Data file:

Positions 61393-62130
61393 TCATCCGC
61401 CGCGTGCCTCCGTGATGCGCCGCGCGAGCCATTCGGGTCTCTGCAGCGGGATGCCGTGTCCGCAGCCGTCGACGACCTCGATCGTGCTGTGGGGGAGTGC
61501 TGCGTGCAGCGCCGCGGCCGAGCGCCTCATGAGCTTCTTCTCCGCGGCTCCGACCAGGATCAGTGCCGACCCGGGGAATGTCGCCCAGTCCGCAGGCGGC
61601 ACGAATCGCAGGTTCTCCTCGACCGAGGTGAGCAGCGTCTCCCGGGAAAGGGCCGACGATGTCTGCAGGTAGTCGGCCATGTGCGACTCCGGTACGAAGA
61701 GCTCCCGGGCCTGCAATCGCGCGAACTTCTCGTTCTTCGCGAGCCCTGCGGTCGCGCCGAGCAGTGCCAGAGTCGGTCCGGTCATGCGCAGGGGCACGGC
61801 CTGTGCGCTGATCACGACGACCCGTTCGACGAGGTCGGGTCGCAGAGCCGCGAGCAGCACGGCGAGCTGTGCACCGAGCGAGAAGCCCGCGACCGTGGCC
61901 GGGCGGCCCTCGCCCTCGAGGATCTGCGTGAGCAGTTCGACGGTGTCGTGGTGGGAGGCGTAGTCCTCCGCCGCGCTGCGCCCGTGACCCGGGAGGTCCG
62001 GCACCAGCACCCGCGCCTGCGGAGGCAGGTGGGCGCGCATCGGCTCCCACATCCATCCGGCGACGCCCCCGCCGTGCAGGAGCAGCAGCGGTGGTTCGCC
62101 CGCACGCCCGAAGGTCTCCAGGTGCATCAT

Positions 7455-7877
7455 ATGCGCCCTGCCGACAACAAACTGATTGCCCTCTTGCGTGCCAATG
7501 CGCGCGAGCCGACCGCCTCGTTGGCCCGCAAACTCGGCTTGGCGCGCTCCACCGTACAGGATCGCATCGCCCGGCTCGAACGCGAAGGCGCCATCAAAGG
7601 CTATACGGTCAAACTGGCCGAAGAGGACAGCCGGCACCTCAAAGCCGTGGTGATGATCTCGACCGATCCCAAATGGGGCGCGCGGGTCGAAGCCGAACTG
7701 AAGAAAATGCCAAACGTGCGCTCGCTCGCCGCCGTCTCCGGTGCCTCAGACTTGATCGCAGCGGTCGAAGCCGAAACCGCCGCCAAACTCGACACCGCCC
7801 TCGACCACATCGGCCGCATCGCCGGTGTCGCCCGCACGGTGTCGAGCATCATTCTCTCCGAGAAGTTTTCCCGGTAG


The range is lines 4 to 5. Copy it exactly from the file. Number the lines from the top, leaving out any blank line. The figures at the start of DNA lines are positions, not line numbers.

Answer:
61501 TGCGTGCAGCGCCGCGGCCGAGCGCCTCATGAGCTTCTTCTCCGCGGCTCCGACCAGGATCAGTGCCGACCCGGGGAATGTCGCCCAGTCCGCAGGCGGC
61601 ACGAATCGCAGGTTCTCCTCGACCGAGGTGAGCAGCGTCTCCCGGGAAAGGGCCGACGATGTCTGCAGGTAGTCGGCCATGTGCGACTCCGGTACGAAGA